Science Researchers Learn About Invasive Species

Science Researchers Learn About Invasive Species photo
Science Researchers Learn About Invasive Species photo 2
Science Researchers Learn About Invasive Species photo 3
Walter G. O’Connell Copiague High School held a guest lecture for science research students in the library on Nov. 30.

Organized by science teacher Tracy Wenzler and coordinated by science chairperson Renee Locker, guest lecturers Luke Gervase and Dr. Steve Pearson presented a seminar on invasive species to the group of more than 50 students. Mr. Gervase works with Partnership for Regional Invasive Species Management, while Dr. Pearson is part of the Long Island Invasive Species Management Area. After speaking about research, the two conducted a training on iMap, a website and software application used to track invasive species introductions and spreads.

Junior science-researchers Kiara Bennett and Nolan Johnson, who are part of the advanced science research program at Walter G. O’Connell Copiague High School, are currently conducting research surrounding the effects of certain invasive species. Kiara has attained high honors in three local competitions. This year, she teamed up with Johnson to expand their research surrounding  “The Effect of Helianthus angustifolius on the Invasive Species Eleocharis dulcis.” Kiara and Nolan were responsible for making initial contact with the Invasive Species Management program.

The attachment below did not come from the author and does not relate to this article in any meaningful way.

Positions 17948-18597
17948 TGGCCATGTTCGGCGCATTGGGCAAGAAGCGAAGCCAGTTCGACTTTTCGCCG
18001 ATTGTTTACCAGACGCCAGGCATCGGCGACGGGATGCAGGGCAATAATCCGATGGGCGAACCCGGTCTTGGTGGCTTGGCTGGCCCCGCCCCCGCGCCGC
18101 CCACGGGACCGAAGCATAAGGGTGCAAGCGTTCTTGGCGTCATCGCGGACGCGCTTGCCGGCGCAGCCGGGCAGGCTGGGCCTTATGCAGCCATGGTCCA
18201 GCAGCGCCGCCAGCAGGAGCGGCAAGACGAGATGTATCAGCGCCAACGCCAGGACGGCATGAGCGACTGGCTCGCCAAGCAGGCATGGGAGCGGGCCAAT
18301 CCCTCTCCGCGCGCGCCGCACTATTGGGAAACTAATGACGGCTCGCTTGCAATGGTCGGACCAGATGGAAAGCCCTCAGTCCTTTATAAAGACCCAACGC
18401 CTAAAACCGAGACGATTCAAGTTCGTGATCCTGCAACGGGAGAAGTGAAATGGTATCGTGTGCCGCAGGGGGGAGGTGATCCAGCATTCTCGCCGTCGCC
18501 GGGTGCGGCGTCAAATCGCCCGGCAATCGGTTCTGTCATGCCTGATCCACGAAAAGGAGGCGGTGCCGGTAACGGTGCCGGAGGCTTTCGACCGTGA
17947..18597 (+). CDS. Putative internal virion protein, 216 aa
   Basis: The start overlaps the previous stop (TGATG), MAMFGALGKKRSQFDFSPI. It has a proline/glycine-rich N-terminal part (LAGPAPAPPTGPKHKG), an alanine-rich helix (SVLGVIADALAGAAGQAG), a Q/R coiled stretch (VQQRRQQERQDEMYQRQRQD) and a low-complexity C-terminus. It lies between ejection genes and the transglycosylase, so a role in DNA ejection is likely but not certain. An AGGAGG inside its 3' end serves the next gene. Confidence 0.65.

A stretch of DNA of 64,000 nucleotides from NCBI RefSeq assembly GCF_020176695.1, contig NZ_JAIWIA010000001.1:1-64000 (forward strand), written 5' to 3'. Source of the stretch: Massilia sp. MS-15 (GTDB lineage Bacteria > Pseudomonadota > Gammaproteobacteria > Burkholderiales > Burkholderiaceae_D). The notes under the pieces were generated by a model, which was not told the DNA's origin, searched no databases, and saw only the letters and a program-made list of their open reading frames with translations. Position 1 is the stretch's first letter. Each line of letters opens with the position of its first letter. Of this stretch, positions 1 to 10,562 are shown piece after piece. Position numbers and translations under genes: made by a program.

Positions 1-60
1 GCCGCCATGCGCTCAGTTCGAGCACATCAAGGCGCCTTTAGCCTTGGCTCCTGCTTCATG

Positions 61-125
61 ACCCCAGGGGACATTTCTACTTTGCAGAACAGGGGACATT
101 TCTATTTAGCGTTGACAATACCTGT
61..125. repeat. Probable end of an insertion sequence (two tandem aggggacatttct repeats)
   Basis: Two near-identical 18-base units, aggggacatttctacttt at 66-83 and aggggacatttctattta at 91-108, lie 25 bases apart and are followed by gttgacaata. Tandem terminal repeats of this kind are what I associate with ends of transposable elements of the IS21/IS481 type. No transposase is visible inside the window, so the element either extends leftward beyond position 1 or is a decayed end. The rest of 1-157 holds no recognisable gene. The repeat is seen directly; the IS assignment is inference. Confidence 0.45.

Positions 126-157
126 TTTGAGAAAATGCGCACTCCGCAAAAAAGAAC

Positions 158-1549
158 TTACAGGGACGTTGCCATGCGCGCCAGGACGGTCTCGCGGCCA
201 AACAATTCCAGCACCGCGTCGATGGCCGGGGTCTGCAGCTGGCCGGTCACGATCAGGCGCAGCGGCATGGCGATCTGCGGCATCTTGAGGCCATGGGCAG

In the advanced science research program, students are taught a multiplicity of skills including conducting research, writing scholarly papers and networking. Under the supervision of Locker, in conjunction with advisers Ms. Wenzler and Minnett Hall, students reach out to professional experts in the field to authenticate and assist in the development of their research. According to Ms. Locker, who works with the research students alongside teachers, “This seminar is teaching students instructional enrichment, application and how to effectively utilize the superior district technology.” Consequently, Ms. Wenzler said, “It opens up an opportunity for them to pursue a popular area for research studies.”